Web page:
Greater sage grouse decision expected Tuesday

Lauren Blair
Colorado Parks and Wildlife plans to relocate sage grouse from North Park to South Routt and North Eagle counties over the next three years in hopes of reviving the population.
Courtesy photo

— U.S. Secretary of the Interior Sally Jewell is expected to announce Tuesday whether or not the greater sage grouse should be listed under the Endangered Species Act.

The decision is the culmination of five years of unprecedented conservation efforts initiated by numerous government, nonprofit and trade organizations across 11 western states.

Gov. John Hickenlooper will join nine federal officials — including Jewell, Director of U.S. Fish and Wildlife Service Dan Ashe and Director of Bureau of Land Management Neil Kornze — as well as three other governors at 10 a.m. Tuesday at the Rocky Mountain Arsenal National Wildlife Refuge Visitor Center in Commerce City for the announcement.

Moffat County Commissioner Chuck Grobe speculates that the decision will be to not list the bird.

“We’re believing that’s going to be what Secretary Jewell is going to announce tomorrow but until it comes out, it’s hard to jump up and down and wave pom-poms,” Grobe said. “The issues are still going to arise that they’re going to accept the Colorado BLM plan, which is pretty rough on us… (and) is going to really handcuff us in terms of energy development.”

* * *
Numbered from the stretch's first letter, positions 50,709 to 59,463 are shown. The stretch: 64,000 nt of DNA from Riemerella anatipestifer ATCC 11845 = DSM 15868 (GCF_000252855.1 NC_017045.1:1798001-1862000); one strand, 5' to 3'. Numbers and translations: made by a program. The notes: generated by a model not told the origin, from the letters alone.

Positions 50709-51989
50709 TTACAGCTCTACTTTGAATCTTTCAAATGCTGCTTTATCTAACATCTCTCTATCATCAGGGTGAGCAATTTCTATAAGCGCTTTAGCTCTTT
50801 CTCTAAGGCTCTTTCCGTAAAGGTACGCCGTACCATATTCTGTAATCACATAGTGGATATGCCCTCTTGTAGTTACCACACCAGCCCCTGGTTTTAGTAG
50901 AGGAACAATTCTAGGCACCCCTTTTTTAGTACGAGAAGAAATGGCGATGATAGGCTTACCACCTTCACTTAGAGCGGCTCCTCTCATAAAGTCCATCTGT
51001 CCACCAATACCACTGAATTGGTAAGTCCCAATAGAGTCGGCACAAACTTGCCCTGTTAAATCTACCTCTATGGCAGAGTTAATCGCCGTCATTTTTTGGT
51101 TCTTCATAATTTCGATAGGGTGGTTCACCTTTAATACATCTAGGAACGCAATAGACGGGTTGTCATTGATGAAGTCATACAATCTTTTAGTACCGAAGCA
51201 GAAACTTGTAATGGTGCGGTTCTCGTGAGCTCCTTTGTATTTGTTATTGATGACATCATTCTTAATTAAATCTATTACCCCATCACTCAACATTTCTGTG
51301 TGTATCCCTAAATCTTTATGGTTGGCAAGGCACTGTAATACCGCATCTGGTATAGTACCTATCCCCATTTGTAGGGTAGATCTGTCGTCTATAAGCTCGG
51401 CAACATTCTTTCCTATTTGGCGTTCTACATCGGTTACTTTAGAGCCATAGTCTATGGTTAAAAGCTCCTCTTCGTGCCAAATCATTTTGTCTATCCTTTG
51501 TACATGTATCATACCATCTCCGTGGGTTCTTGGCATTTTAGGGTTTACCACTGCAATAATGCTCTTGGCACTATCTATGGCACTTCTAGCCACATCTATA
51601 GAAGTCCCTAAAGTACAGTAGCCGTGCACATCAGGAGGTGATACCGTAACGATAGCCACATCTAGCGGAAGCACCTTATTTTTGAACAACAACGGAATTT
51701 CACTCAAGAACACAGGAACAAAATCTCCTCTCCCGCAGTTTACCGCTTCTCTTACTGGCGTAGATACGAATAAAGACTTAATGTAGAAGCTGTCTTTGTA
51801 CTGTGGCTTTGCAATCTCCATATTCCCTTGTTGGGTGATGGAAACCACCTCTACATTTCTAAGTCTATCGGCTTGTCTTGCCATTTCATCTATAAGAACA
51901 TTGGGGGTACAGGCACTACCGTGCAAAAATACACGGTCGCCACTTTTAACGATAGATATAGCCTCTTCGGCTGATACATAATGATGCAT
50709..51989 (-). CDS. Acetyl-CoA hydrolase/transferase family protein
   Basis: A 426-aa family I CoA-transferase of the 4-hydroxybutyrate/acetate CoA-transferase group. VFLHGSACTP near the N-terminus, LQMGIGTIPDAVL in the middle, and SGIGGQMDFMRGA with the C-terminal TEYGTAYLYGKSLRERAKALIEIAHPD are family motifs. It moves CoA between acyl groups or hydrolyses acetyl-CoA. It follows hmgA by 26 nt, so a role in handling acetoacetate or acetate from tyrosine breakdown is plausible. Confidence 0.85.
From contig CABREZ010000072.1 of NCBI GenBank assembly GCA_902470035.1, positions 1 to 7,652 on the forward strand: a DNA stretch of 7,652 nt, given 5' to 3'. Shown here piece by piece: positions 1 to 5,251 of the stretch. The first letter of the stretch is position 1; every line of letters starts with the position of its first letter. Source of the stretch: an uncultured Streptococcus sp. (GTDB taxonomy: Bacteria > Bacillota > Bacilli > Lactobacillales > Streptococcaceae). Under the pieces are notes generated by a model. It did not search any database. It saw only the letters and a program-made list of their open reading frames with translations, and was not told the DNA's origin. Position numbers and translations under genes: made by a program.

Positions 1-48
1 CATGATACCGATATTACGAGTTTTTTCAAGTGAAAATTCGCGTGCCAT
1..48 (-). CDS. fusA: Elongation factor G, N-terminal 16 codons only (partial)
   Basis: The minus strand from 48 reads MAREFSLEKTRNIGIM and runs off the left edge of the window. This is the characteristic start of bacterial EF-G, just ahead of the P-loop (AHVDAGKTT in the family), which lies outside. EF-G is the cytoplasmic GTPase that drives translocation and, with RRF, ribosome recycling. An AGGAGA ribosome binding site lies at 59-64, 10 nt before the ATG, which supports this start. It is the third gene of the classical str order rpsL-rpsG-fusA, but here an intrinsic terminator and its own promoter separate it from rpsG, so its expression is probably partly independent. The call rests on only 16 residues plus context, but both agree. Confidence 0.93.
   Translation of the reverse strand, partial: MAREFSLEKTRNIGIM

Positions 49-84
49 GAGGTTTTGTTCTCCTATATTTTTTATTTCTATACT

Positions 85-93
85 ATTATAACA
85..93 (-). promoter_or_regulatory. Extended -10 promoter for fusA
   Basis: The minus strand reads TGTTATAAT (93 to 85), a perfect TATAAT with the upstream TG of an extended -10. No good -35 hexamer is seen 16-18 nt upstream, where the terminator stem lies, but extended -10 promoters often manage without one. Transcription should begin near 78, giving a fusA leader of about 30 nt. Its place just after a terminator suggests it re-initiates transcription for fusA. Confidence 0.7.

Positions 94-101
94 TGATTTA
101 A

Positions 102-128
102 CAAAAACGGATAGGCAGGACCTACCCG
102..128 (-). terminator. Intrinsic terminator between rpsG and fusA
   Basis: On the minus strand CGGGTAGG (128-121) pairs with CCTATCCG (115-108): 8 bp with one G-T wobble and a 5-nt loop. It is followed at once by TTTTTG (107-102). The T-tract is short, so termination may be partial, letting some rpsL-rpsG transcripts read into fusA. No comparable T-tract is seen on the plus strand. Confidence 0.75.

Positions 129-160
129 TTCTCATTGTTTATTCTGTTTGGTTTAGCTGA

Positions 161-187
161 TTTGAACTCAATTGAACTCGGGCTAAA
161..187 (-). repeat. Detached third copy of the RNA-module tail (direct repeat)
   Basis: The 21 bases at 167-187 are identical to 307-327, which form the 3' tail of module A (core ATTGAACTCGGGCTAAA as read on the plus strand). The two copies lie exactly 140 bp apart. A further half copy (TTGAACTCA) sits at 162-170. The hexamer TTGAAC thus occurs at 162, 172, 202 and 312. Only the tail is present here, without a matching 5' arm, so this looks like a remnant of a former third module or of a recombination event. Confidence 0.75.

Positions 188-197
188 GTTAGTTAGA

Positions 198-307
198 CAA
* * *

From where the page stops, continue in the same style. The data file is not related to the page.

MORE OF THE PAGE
Colorado officials are still awaiting release of the BLM’s Northwest Colorado Greater Sage-Grouse Environmental Impact Statement, one of 14 plans created throughout the 11 states, the final draft of which was released May 28. It is unknown whether Tuesday’s announcement will include Jewell signing the final plans into effect.

“At this point, it’s not a real win yet because of the BLM plan,” Moffat County Commissioner John Kinkaid said. “We’re still going to have to live with rules that are so strict… it’s just going to harm Moffat County’s economy.”

A major caveat to the decision expected Tuesday is if the Fish and Wildlife Service does in fact decide the bird should be listed, legislation passed by Congress would prevent the agency from being able to enact the listing.

“The Fish and Wildlife Service is allowed to move forward in making a decision, but if a ‘warranted’ decision is reached, they would not be able to move forward with implementing it,” Interior Press Secretary Emily Beyer said in an email Monday.

Still, the decision will be a major indicator of the effectiveness of conservation efforts enacted over the last five years.

Contact Lauren Blair at 970-875-1794 or or follow her on Twitter @LaurenBNews.

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